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I've been working on a perl daemon for linux and here is its skeleton:

#!/usr/bin/env perl
use File::Copy;
use Socket;
use Sys::Hostname;
use POSIX qw(setsid);
use Env;

use Sys::Info::Constants qw( :device_cpu );

my $daemonName = 'proc';

my $proc;
my $error;
my $file = "Proc.pl";
my $pidfile = ">/var/run/proc.pid";
my $pid2check = "/var/run/proc.pid";
my $pid;


if (!$error) {
    LogMessage("$daemonName  : PID $proc : Begin");
}

if (!$error) {
    LogMessage("$daemonName  : PID $proc : Writing pid information to $pidfile");
    print FILE $proc . "\n";
    close (FILE);
}

$SLEEP_TIME = 5; # seconds

#Main loop of Daemon
while (!$error) {
    sleep($SLEEP_TIME);

}


if ($error) {
    LogMessage("$file : PID $proc : Error $error");
}

LogMessage("$file : PID $proc : END");

exit(0);


sub Daemonize {

if (!(chdir '/')) {
    $error .= "Can't chdir to /: $!";
}
if (!(umask 0)) {
    $error .= "Unable to umask 0";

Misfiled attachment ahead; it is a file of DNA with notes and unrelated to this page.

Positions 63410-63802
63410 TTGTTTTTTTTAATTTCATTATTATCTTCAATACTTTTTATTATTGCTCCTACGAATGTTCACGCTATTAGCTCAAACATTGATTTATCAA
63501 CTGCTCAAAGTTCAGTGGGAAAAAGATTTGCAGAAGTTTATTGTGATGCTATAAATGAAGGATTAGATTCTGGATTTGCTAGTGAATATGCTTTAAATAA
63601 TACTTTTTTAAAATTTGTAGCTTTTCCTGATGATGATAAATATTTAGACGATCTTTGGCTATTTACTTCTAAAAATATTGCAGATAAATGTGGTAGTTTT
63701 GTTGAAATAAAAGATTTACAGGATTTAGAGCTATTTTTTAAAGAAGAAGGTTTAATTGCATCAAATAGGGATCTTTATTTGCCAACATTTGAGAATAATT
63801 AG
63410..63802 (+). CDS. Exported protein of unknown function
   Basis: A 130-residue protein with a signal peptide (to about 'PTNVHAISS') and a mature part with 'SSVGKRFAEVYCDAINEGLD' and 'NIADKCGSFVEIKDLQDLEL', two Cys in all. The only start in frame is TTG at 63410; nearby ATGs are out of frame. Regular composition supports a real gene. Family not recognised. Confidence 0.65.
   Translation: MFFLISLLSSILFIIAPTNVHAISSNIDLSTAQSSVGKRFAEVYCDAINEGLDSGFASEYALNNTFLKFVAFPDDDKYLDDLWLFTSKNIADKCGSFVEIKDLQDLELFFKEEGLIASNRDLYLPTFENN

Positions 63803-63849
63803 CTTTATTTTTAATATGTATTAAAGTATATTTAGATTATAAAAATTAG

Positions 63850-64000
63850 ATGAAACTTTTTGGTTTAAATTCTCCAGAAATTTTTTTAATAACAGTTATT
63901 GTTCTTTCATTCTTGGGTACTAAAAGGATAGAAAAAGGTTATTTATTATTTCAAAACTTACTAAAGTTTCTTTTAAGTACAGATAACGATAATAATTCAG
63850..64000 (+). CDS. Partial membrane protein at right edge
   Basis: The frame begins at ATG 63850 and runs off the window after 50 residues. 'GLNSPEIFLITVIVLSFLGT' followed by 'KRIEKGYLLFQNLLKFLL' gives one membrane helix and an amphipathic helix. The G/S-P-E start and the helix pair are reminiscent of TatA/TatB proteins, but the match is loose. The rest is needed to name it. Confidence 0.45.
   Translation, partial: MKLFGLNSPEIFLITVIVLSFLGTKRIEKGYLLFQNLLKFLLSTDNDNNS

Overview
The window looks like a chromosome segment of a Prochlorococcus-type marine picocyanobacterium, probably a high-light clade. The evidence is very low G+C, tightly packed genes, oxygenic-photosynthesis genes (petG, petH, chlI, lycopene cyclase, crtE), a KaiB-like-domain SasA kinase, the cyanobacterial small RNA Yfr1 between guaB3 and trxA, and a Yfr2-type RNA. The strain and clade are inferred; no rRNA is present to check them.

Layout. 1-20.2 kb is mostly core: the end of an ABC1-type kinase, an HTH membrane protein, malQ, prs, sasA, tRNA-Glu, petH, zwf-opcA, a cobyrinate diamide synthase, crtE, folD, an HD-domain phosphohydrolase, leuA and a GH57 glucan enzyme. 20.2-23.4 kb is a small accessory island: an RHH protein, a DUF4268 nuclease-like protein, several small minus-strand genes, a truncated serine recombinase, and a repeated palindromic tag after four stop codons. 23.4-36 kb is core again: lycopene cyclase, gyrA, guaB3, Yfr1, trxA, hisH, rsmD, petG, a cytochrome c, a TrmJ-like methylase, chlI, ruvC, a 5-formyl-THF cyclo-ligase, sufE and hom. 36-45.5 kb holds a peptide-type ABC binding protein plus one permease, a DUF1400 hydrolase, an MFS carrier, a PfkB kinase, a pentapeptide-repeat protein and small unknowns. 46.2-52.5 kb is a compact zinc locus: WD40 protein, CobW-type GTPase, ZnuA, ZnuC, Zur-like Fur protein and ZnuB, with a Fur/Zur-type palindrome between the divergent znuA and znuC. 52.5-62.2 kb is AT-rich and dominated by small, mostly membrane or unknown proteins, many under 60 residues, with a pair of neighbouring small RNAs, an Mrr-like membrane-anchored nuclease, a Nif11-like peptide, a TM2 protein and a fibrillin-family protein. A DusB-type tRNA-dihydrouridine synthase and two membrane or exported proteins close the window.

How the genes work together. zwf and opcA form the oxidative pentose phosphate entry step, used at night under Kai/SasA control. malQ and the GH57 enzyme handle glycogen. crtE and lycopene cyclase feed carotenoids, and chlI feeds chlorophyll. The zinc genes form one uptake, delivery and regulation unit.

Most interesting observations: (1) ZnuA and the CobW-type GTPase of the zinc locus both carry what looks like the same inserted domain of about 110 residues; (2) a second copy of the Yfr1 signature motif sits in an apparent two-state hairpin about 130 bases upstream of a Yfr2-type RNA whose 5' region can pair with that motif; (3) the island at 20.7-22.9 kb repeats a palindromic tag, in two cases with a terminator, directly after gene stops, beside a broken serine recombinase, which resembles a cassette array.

}

unless (open STDIN, '/dev/null') {
    $error .= "Can't read /dev/null: $!";
}

open(OLD_OUT,">&STDOUT");  

#All print statments will now be sent to our log file
unless (open STDOUT, '>>/var/log/proc.log') {
    $error .= "Can't read /var/log/proc.log: $!";
}
#All error messages will now be sent to our log file
unless (open STDERR, '>>/var/log/proc.log') {
    $error .= "Can't write to /var/log/proc.log: $!";
}

defined($pid = fork);
#Exit if $pid exists (parent)

if ($pid)
{
    print OLD_OUT "Service successfully installed.\n";
    exit(0);
}

#As Child
setsid();
$proc = $$;
return ($proc);
 }


#Prints log messages
sub LogMessage {
my $message = $_[0];
print localtime() . " $message\n";
}

I'm relatively new to perl, and I was wondering what would be the easiest way to start and stop this daemon? Also how would I check to make sure there is not an instance of it already running?

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1 Answer 1

up vote 5 down vote accepted

Generally speaking, daemonisation is done with the double fork method. This is common idiom and there are libraries that do this for you which you should consider using. A pid or lockfile is often used to make sure that only one instance runs at a time.

If you're planning to use this as a system process, it is also possible to use something like upstart or supervisord to do the process management and "only one at time" thing for you.

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